Looking for new open cans with huge soundstage
Jun 1, 2012 at 10:53 AM Post #16 of 17

MattTCG

Headphoneus Supremus
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I need a bit of help. I currently own a pair of AH-D 7000's and AH-D 5000's but I want to open my horizons a bit and get another set of cans that can offer a nice change up. What I would really like is a set of open cans with primary emphasis on soundstage and treble. I certainly don't want them to be lacking in bass (sort of a basshead) but I really do not want it to be the center of attention either. I really am kind of yearning for that beautiful open, full, natural sound that comes with having some open headphones. My price range is about $400 but I would go a little above for something truly remarkable. Any thoughts on what to get? Oh, and I currently use a Fiio E-9/Fiio E-7 as a combo amp/dac.

 
Sounds to me like you just have described the he400...
 
Sep 12, 2012 at 5:43 PM Post #17 of 17

Lord Voldemort

Formerly known as NimbleTurtle
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Yes the D7000's are quite detailed as well. As for the music I listen to it's mostly dubstep, house, and other forms of electronic, but my collection varies greatly (70k song library) and I have a lot of acoustic, classic rock, alternative rock, jazz, raggae and ska as well.  Basically, I'm a music lover first, basshead second. I want to get the 702's because it IS a "very big departure" from the Denons and I want to try out something new and see how it does with my other genres of music (probably would not listen to dubstep on the 702's).

I recommend the HD598 over the Beyer or the AKG. Can't stand the latter two because of the treble, which is over-emphasized. The soundstage on the HD598 surpasses that of the HD 600 / 650, not only in terms of size, but also in depth and imaging. It was a big reason why I sold the HD600/650s. Neutrality wise, the HD598 is quite neutral, far more than most headphones. The sub-bass and mid-bass diasppoints me sometimes; it's neutral bass (as shown on frequency graph) but true bass gives a sense of rumble in real life, affecting our chest cavity. An amp with low output impedance helps extend the bass and make it more textured however. With that said, no headphones get bass right, so you may as well look towards the midrange (probably the most important) and treble. I have never heard a planar magnetic midrange before but I know a HE-400 owner who still uses his HD598 for vocals because they are that good. And I have to say, the HD598 is unsurpassed in the midrange.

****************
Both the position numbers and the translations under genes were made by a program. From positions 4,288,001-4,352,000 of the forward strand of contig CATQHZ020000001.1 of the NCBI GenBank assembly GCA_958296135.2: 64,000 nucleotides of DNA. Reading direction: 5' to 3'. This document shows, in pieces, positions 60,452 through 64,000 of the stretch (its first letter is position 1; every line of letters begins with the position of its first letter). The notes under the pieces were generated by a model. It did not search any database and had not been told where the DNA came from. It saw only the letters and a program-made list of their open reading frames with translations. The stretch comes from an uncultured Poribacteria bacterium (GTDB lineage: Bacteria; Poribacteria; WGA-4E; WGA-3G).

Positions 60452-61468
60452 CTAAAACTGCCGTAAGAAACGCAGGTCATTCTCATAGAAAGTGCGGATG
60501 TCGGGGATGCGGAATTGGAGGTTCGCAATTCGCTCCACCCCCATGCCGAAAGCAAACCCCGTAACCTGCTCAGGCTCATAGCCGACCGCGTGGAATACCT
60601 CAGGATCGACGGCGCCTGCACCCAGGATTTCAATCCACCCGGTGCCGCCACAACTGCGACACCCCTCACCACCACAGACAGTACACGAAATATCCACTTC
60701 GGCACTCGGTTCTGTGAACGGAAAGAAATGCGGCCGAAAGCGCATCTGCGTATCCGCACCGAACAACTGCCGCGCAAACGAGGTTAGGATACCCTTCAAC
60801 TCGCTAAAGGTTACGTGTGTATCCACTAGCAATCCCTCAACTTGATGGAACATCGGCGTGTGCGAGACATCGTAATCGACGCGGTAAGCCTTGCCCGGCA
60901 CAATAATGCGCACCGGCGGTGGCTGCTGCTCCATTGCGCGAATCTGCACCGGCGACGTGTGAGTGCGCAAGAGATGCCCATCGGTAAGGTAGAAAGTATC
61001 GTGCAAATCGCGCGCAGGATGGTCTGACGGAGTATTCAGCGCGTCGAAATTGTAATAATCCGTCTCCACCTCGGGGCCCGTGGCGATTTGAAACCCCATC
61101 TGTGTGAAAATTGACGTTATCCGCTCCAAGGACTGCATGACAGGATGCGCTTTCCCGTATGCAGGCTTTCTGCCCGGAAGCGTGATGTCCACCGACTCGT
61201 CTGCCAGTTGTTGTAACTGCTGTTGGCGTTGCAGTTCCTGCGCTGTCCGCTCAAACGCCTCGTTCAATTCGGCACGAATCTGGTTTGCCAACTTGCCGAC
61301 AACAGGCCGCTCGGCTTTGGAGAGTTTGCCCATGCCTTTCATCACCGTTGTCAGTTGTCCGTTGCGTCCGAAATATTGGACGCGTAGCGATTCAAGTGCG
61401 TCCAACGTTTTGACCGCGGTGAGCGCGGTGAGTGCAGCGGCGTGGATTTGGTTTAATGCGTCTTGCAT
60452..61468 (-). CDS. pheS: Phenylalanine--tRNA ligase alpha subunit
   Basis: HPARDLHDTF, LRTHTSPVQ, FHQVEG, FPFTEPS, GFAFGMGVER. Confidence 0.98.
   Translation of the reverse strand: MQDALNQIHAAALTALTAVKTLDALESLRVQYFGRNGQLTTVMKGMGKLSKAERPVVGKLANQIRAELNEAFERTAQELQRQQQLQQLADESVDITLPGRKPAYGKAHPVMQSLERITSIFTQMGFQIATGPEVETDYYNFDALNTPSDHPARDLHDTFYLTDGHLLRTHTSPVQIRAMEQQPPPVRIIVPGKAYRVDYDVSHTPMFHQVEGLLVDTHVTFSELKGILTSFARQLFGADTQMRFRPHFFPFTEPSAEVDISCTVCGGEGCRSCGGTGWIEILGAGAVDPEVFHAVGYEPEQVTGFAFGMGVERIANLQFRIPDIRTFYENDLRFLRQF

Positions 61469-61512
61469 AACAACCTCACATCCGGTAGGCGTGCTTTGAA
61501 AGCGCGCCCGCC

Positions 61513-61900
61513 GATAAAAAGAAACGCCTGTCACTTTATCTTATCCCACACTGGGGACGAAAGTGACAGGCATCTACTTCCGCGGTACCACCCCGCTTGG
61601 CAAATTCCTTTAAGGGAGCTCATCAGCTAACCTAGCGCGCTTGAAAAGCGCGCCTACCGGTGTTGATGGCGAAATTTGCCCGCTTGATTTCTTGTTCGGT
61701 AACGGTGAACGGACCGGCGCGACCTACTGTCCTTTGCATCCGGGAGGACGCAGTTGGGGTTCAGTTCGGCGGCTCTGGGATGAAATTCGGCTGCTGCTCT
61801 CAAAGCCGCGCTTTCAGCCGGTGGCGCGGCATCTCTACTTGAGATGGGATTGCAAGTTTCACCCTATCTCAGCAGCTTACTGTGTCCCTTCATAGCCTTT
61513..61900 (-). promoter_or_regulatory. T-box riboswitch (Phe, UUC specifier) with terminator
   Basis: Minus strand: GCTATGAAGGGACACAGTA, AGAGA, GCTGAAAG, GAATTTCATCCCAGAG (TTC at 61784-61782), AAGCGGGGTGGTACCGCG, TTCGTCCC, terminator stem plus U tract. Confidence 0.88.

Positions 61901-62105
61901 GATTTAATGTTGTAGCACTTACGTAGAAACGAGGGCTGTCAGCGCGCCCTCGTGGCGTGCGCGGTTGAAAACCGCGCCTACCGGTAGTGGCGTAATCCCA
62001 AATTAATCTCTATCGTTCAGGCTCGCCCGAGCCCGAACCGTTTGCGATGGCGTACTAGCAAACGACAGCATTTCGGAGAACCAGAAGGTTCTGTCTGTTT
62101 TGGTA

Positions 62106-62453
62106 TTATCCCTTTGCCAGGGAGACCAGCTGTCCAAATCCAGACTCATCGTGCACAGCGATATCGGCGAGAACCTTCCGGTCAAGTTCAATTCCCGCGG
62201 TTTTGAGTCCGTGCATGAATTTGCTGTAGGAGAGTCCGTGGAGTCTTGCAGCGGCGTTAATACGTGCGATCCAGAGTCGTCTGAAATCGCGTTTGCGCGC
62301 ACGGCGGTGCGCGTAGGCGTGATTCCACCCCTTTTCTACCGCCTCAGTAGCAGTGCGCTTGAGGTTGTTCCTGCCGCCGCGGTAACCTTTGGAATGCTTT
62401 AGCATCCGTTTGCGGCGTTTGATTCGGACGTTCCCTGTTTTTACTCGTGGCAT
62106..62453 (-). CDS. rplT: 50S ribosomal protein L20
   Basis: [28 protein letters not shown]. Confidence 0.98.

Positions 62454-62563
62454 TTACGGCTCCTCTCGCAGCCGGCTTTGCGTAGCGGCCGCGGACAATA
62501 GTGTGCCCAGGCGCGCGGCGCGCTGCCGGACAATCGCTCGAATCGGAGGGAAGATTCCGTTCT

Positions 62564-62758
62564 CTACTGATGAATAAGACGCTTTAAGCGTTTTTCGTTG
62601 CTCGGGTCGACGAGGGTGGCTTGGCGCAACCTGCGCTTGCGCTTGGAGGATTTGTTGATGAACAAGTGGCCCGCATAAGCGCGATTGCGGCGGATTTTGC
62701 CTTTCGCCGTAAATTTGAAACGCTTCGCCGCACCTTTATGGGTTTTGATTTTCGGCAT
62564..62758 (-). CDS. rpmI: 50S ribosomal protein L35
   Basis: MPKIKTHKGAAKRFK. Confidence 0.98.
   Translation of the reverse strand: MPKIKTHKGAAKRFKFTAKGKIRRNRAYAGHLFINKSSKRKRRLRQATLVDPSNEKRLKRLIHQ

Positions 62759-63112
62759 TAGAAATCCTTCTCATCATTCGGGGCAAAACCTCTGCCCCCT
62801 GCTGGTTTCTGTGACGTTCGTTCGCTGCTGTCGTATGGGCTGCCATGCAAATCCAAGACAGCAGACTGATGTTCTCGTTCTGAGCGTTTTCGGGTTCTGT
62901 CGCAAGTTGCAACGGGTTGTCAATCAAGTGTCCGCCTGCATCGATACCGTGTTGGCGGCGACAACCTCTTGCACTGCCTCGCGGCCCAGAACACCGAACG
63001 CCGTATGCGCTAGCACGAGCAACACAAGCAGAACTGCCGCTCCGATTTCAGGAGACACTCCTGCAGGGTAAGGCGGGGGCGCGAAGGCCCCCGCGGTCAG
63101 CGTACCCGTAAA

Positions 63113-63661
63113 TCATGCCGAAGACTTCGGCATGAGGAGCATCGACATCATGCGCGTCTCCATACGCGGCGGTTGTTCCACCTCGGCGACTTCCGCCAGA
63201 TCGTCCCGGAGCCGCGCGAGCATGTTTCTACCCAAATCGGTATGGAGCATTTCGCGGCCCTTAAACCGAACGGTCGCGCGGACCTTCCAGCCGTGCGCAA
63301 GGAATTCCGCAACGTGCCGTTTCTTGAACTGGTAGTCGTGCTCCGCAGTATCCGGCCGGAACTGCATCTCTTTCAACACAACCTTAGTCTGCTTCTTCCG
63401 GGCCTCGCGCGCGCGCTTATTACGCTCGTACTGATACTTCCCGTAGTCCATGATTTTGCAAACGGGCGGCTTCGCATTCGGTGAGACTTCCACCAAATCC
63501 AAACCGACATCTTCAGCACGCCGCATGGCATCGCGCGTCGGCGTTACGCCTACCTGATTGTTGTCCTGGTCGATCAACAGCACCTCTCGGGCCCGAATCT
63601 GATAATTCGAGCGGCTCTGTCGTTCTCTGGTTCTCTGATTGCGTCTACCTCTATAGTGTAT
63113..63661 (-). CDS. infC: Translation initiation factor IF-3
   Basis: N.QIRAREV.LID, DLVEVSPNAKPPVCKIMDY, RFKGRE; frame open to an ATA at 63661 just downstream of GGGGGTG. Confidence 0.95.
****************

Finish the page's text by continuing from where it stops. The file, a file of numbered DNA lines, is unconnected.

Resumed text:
The DT880/600 and D2000 have a recessed midrange that makes vocal music rather boring. The Q701 has a decent midrange but lacks weight (it's thin) and can be a little edgy depending on the frequency, with the 598 being more "smooth". But it's this smoothness that makes the HD598 - or any other Senn for that matter - sound rather unspectacular, but ONLY at first. The smoothness is very important for listening fatigue, and overall vocal enjoyment. 
 
The treble I feel is often an overlooked part of the HD598. If you are used to Beyer-treble, then the 598's treble may seem dull in comparison. But the treble is far more realistic when it comes to live stage performances - believe me - and is never fatiguing while still having an active engagement with the music. The bass needs to be a more active part of the sound spectrum, and EQ can help that. For bassy music, I recommend you use the D5000/7000. Just as a side note, the bass is up there with the DT880, and it has more bass than the Q701. 
 
Timbre performance is above average though I've heard better. Clarity can be improved as well, and I think the flaw is due to the smoothness of the sound signature. Although as a note, it doesn't have that over-emphasized treble that gives the illusion of a more detailed, high-end phone. Go figure. The HD598 is surprisingly revolving when there are multiple complex instrumental parts involved, though it succumbs to bass that requires precision and speed. Once again, an amp helps out the bass and PRaT. Overall, I recommend the HD598. I haven't heard any other cans that are as diverse in terms of handling music genres, comfort, gaming, movies, etc. 
 

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